Monday, August 29, 2005

Captain Kidd & the UFOs

I just watched a bit of a program, on the Discovery or History Channel or somesuch, which documented the efforts of some researchers to uncover the wreck of the dread pirate Captain Kidd's ship.

At first, I found something charming in the zeal these men (and they were all men) brought to their hunt. Deploying expensive equipment and workingwith a largish team, I felt they must pour every cent into this wild endeavor. They must live and breathe pirate hunting at the expense of their wealth, credibility, and popularity with women. Their quest carries with it an air of childish innocence; of boyish fantasies somehow turned into reality.

But the longer I watched, the more I felt unease. There was something dishonest about the enterprise. Intellectually dishonest. The problem was that these men purported to be researchers, but went in with a predetermined result. When they found evidence on the sea floor, they immediately fit it to their preconception. Gold coins became an occasion for a hypothesis that the pirates perhaps needed to leave the ship quickly and were not able to save all their loot. There was no real evidence for this. They were looking for reasons the wreck could have been Captain Kidd's as opposed to reasons it could not. I could see the strain in the pirate-hunter's brain as he forced the find into his worldview.

Why would they operate in so counterproductive a manner? It could easily lead to incorrect labeling of the ship as Kidd's wreck. It makes better TV, for one. And for two, it is only human to want to be a part of something great. For them, greatness seems wrapped up in the romantic pirate, and their part of this greatness would be a great discovery, which would bring them renown and publicity.

I for one would be damned proud to be part of such a discovery. But I am not delusional, as these poor chaps appear dangerously close to being. I have some experience with delusional individuals, and while I can't make a positive diagnosis, I can offer this advice: be wary of anyone with an abnormal fascination with UFOs, conspiracies, or pirates.

I imagine anyone still reading at this point is thinking "But why should this bother you so much? Why take so much effort with a trivial TV show?"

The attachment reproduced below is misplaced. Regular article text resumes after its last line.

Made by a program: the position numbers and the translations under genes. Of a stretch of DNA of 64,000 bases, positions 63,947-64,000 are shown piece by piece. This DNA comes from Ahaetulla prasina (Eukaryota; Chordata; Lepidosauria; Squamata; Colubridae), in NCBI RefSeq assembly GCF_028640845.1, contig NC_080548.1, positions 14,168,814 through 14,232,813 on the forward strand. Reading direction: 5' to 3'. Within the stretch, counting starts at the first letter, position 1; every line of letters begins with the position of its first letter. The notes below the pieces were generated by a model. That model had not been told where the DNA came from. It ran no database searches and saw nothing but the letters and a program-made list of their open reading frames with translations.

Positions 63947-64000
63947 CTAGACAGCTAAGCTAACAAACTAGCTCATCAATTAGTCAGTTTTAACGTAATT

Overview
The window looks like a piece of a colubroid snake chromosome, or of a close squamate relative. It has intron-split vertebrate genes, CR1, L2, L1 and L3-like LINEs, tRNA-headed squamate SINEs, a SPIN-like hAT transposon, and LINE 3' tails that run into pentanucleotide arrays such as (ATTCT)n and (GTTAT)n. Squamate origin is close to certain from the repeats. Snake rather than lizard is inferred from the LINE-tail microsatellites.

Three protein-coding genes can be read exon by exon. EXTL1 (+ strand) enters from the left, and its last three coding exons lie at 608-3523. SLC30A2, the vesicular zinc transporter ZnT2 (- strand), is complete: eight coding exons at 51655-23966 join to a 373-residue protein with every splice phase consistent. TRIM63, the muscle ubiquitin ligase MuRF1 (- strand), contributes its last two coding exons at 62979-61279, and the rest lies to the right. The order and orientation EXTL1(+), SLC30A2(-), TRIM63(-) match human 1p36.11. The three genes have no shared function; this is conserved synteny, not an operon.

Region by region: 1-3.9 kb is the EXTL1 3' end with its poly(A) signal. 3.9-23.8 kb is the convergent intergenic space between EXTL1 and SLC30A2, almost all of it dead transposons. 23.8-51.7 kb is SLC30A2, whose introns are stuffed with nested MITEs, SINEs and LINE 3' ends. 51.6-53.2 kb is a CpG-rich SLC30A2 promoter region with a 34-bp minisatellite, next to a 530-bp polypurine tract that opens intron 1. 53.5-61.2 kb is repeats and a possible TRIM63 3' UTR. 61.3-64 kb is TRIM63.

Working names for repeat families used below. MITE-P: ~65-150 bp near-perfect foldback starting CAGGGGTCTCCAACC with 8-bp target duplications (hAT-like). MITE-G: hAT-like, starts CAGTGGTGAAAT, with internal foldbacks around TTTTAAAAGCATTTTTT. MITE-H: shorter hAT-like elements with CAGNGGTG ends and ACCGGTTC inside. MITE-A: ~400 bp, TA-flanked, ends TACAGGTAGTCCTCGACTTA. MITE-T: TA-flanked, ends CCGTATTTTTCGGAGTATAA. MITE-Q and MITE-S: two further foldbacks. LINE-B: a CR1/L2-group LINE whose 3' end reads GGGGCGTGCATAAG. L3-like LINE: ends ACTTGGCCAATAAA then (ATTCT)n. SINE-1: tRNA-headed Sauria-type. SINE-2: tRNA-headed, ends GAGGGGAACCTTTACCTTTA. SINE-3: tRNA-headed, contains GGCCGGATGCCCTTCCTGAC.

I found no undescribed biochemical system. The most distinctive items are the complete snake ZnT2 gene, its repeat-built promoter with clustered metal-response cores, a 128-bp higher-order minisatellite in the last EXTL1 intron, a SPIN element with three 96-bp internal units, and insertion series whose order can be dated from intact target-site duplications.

I don't know. I understand others somehow tune the crap out. It's not something I can do. Commercials, for instance have a way of really upsetting me. They really piss me off. I become livid at the blatant manipulations and deceptions employed. The attacks on my self constantly flowing from the TV get way under my skin. I complain. I criticize. I rant. And I irritate anyone who happens to be watching with me far more than the commercials ever could. Most people are able to hit a mental "mute" button. It's a gift I was not given.

On second thought, go on and hunt pirate booty all ye want, ye wild-eyed romantics. As long as you're not scheming in the conference rooms of some ad agency, plotting to foist on me moisturizer and beer, I salute you. Argh.


Anonymous said...

O this is eloquent. Well said! But let it be asked: Have you never heard of not so much the mental mute button, but the actual mute button, which halves the annoyance factor of the dreaded and pervasive commercials that are driving you to the brink of reason?

It is located right on your remote, the one you could find were you not rending your hair from your skull and screaming at those unfortunates who happen to be near you.

beckett said...

Well spake. I...don't...know...why I don't use the mute button. I never thought of it.

Maybe...just...maybe...I revel, just a little bit, in outrage.

vacuous said...
This comment has been removed by a blog administrator.
vacuous said...

I have to agree. The mute button is a very, very, very useful tool in maintaining by equanimity. At one point, I was thinking to myself about how clever Dyson vaccum cleaners are. After a while it hit me that this was because the commercials, in there own insidious way, had told me exactly that. In fact, in one commercial the fucking vacuum cleaner traces out the image of a brain. Of course, when one looks at independent data, it turns out that these vacuum cleaners are made of cheapy plastic parts which break very easily. But, damned if that guy with the fancy British accent didn't tell me about how great his vacuum cleaners are. I mean, for a normal vaccum cleaner, you have to constantly hit it in a desperate attempt to restore its suction. Oh wait. Actually, I've never had to do that with a vacuum cleaner. But he told me I did, and I believed him. Damn stupid insidious commercial!